The American Society for Gastrointestinal Endoscopy (ASGE) guidelines recommend that sharp objects or objects longer than 6cm such as the pen ingested by this patient should be urgently removed endoscopically . This is because, as seen in this case, passage of the duodenal curve by longer objects is difficult. Also, foreign bodies which are left in the body run the risk of causing obstruction, fistulae/perforation and abscesses. However, endoscopic removal of longer and sharper objects is associated with higher failure rates and an increased risk of complications, prompting consideration of surgical removal [3,5,6]. Radiography is used to locate and monitor progress of foreign bodies through the gastrointestinal tract and also to aid surgical planning. It is important to note that not all ingested foreign bodies are radio-opaque .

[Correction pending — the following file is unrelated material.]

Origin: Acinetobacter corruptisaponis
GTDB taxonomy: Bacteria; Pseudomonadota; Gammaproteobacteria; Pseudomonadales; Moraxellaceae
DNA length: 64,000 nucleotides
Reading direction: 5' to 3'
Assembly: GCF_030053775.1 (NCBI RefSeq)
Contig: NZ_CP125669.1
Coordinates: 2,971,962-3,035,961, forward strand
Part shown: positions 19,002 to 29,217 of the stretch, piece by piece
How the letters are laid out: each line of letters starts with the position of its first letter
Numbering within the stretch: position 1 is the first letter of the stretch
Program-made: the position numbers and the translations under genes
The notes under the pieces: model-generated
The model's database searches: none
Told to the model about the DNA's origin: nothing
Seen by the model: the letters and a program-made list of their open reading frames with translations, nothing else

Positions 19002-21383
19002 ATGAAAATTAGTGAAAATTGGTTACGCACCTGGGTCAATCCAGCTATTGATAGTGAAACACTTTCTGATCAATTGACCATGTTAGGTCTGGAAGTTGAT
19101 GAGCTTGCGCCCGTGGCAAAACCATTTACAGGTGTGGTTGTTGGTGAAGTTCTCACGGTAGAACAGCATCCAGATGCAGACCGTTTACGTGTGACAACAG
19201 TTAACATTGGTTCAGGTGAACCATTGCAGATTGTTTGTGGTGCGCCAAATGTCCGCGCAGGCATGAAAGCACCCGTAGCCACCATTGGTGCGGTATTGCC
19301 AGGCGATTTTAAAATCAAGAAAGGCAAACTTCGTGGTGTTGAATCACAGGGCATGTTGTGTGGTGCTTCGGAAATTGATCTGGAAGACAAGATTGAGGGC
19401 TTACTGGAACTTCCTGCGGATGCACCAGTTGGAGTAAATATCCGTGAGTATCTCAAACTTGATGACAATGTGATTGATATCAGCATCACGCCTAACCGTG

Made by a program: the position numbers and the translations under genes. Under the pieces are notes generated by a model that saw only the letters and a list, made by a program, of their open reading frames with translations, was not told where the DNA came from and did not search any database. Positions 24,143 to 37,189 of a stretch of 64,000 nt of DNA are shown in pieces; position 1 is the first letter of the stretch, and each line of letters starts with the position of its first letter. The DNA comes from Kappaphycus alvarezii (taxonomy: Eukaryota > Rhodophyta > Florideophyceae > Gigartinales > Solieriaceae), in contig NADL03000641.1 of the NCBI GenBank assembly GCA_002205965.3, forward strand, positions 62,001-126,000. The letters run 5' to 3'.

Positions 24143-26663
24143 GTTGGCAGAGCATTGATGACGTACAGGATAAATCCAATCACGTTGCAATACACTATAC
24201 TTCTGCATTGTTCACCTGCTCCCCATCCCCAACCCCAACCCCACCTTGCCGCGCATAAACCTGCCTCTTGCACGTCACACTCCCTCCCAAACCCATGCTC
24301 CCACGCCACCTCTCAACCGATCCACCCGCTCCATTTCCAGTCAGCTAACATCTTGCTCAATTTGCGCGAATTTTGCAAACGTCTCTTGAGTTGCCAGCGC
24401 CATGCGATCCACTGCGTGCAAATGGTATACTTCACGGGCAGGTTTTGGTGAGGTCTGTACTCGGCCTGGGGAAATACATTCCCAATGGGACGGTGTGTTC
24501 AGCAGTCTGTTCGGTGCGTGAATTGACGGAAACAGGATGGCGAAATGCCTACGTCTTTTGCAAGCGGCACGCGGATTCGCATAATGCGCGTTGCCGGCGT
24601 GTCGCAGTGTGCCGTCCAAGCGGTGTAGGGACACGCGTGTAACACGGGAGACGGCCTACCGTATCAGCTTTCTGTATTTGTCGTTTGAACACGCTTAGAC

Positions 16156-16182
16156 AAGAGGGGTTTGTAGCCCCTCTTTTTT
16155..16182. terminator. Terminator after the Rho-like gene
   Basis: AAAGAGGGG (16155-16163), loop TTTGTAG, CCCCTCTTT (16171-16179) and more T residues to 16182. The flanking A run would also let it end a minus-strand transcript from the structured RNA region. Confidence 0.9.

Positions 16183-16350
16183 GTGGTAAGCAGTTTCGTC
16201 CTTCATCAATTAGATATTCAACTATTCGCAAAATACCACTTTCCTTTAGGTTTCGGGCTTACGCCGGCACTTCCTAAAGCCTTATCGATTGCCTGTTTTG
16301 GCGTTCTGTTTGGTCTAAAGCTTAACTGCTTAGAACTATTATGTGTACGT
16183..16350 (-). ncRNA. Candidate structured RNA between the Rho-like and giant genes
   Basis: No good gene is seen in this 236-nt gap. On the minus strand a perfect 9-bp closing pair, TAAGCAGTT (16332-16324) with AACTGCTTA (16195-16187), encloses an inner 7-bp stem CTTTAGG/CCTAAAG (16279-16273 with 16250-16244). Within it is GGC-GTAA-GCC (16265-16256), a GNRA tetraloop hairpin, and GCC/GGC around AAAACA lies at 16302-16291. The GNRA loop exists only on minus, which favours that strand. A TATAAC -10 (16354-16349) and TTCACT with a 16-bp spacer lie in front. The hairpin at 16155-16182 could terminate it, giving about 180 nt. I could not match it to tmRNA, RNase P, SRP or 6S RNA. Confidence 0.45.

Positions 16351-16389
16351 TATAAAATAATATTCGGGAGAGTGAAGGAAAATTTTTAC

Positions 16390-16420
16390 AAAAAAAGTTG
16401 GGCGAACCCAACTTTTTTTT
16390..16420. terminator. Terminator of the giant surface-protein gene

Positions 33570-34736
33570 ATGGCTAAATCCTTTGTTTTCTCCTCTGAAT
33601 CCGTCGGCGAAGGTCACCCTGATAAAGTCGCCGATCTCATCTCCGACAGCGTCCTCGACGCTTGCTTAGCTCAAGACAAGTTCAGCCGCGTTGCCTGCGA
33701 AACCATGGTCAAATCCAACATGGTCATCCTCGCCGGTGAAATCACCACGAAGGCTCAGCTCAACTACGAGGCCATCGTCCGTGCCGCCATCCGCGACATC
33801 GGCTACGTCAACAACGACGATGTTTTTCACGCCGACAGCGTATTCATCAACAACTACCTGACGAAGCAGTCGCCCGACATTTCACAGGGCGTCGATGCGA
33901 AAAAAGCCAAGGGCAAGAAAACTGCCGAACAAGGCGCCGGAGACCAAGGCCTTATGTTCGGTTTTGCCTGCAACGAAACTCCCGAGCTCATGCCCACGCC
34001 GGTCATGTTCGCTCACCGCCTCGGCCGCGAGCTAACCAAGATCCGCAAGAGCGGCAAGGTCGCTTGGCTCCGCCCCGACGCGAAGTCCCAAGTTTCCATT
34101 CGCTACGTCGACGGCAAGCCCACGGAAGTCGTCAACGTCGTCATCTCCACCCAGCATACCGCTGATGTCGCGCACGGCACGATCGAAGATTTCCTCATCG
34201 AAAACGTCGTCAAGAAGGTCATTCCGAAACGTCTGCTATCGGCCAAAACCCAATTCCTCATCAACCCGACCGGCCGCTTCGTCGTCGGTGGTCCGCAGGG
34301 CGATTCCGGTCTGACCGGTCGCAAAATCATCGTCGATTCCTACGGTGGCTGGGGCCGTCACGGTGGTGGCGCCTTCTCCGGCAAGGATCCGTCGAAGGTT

The challenge in management arises when the ingested foreign body causes perforation of a viscus. Endoscopic removal of a 12 cm-long foreign body perforating the duodenum has been described by Boskoski et al where the perforation was repaired endoscopically with clips and fibrin glue. The patient developed diffuse subcutaneous emphysema during the procedure but ultimately achieved a good clinical outcome . Another case was reported where a 19 cm-long toothbrush was removed endoscopically and the perforation closed with haemoclips with antibiotic cover .